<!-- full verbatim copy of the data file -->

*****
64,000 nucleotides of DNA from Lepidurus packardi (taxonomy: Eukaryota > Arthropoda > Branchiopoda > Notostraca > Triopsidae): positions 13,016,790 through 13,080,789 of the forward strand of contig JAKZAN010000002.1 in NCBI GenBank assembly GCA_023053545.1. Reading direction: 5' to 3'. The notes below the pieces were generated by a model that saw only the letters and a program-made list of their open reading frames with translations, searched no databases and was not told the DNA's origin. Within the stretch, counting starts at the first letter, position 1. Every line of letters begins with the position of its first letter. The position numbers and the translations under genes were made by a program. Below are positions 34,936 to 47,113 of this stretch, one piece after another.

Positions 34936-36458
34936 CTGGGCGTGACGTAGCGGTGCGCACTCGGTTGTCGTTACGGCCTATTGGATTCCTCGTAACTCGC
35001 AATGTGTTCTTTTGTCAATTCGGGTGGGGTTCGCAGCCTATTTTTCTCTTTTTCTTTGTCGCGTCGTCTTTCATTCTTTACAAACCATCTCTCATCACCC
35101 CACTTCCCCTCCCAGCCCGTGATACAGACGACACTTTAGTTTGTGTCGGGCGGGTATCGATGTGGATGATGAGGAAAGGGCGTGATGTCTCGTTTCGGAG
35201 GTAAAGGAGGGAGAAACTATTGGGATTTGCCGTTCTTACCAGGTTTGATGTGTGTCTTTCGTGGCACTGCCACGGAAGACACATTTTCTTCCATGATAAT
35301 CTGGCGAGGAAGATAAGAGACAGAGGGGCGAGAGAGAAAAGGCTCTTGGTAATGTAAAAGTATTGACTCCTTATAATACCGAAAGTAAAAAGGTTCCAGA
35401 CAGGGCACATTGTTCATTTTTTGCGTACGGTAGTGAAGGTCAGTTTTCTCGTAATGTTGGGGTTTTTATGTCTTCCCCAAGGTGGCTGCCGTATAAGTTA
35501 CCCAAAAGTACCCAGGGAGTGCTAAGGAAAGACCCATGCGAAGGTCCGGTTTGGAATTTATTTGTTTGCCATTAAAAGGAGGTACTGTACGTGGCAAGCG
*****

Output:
64,000 nucleotides of DNA from Lepidurus packardi (taxonomy: Eukaryota > Arthropoda > Branchiopoda > Notostraca > Triopsidae): positions 13,016,790 through 13,080,789 of the forward strand of contig JAKZAN010000002.1 in NCBI GenBank assembly GCA_023053545.1. Reading direction: 5' to 3'. The notes below the pieces were generated by a model that saw only the letters and a program-made list of their open reading frames with translations, searched no databases and was not told the DNA's origin. Within the stretch, counting starts at the first letter, position 1. Every line of letters begins with the position of its first letter. The position numbers and the translations under genes were made by a program. Below are positions 34,936 to 47,113 of this stretch, one piece after another.

Positions 34936-36458
34936 CTGGGCGTGACGTAGCGGTGCGCACTCGGTTGTCGTTACGGCCTATTGGATTCCTCGTAACTCGC
35001 AATGTGTTCTTTTGTCAATTCGGGTGGGGTTCGCAGCCTATTTTTCTCTTTTTCTTTGTCGCGTCGTCTTTCATTCTTTACAAACCATCTCTCATCACCC
35101 CACTTCCCCTCCCAGCCCGTGATACAGACGACACTTTAGTTTGTGTCGGGCGGGTATCGATGTGGATGATGAGGAAAGGGCGTGATGTCTCGTTTCGGAG
35201 GTAAAGGAGGGAGAAACTATTGGGATTTGCCGTTCTTACCAGGTTTGATGTGTGTCTTTCGTGGCACTGCCACGGAAGACACATTTTCTTCCATGATAAT
35301 CTGGCGAGGAAGATAAGAGACAGAGGGGCGAGAGAGAAAAGGCTCTTGGTAATGTAAAAGTATTGACTCCTTATAATACCGAAAGTAAAAAGGTTCCAGA
35401 CAGGGCACATTGTTCATTTTTTGCGTACGGTAGTGAAGGTCAGTTTTCTCGTAATGTTGGGGTTTTTATGTCTTCCCCAAGGTGGCTGCCGTATAAGTTA
35501 CCCAAAAGTACCCAGGGAGTGCTAAGGAAAGACCCATGCGAAGGTCCGGTTTGGAATTTATTTGTTTGCCATTAAAAGGAGGTACTGTACGTGGCAAGCG